Monday, November 24, 2008

Mr. State Trooper, Please Don't Stop Me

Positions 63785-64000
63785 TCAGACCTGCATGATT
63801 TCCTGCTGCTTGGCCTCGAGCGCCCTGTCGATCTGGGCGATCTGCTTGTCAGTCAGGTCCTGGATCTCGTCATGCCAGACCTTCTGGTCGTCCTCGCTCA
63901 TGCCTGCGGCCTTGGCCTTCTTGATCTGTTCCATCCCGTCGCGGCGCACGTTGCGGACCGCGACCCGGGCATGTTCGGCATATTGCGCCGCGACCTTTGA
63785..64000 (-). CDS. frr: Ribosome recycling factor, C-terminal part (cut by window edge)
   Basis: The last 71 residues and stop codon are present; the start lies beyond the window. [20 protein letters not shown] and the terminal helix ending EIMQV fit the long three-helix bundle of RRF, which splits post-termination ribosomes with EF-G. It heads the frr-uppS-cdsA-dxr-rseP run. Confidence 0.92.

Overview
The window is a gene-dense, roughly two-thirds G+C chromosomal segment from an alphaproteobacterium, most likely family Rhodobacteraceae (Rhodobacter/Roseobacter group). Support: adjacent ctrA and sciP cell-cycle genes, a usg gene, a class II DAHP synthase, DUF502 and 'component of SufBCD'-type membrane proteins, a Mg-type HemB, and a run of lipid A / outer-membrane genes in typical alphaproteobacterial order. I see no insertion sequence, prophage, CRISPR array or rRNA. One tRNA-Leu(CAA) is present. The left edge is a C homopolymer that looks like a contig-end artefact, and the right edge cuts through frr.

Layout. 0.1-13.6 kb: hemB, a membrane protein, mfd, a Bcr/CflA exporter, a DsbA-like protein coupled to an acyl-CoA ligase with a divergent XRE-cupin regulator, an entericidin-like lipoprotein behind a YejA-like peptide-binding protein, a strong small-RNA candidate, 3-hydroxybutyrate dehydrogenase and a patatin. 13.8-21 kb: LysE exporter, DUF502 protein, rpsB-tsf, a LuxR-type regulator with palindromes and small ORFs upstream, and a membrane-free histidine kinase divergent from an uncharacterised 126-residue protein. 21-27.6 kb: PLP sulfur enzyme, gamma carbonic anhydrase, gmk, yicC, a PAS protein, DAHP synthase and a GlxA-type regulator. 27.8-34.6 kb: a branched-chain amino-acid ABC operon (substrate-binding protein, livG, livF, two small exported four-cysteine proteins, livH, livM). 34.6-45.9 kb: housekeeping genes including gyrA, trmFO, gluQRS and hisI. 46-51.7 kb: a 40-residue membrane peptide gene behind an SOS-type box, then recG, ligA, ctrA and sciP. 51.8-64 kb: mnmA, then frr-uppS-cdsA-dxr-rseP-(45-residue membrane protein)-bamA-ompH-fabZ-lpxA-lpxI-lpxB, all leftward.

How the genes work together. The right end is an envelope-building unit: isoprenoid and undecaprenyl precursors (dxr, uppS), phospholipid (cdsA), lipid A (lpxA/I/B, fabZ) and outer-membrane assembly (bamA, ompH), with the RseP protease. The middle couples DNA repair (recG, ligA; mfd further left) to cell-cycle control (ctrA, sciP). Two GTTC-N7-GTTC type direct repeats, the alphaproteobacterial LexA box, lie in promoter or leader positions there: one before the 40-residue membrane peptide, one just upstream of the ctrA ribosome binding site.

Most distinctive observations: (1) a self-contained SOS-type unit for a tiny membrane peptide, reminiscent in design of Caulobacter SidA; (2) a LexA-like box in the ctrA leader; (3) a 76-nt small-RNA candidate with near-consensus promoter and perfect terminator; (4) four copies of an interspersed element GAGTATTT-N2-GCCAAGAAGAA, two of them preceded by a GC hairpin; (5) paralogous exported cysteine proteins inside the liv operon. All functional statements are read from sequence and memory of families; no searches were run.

Saturday night my old roommate from Rogers Park, Gary Krejca (yes, THAT Gary Krejca, I know!), came by and we went to his cousin's birthday party up in Ukrainian Village. Last time we got together, in much warmer weather, we went to Rosa's, a blues bar on Armitage, and that is where I took the cool photo of the kind of back porches there are on the north side. We were fairly close to Humboldt Park and I mentioned to Gary how run down some of the thru-streets were (Crystal, which I grew up on, stopped and started) and I made a point of telling him about the bottom photo when we passed Potomac Street (a block north of Crystal), which goes east-west over much of the city. The side streets are being converted to town homes, as with every other neighborhood up north, the basic three flat keeping its exterior but being converted to six or nine town homes in place of three apartments. Thankfully, the main street, in this case, Western Avenue, is still the same, dumpy apartments on top of taverns and aptekas. Gary commented that we were the oldest people in the bar, the Round Robin (I think). We were carded by a youngster who, Gary also believed, would have asked us to leave because we were too OLD, not the reverse. I just had a few Cokes and Gary had some draft that came from a pointed gnome's head and a tattooed girl who had this Joan Jett thing going worked the stick. Gary and I left around midnight, it was the coldest night here since March, maybe 10 with the wind chill. It makes the streets barren of everything but cabs, and those were few. I'm still familiar with the area--Christ knows I haunt it enough in my stories--so I pointed out a HI-FI store that now had butcher paper in its windows and a Citgo now standing where there used to be a playlot (the tiny park playing a huge part in my story "Augusta Boulevard, Sunday Night"). It was too cold to try sniffing out if the aloe factory was still around. Men who worked there (besides smelling minty fresh) wore huge green buttons that read "Ask Me About ALOE" on their uniforms. As we walked back to his car, I commented that the deserted streets wanted me to hear a Bruce Springsteen song, even the blog entry name, though that song obviously takes place on some county road. On a warmer night, tavern doors might have been open, and if wasn't a polka drifting out onto the concrete it might certainly have been Springsteen, as popular with the Poles as Big Steve & The Stevedores or Frankie Yankovic. It was great getting into a warm vehicle, but it sucked leaving the neighborhood next door to where I grew up.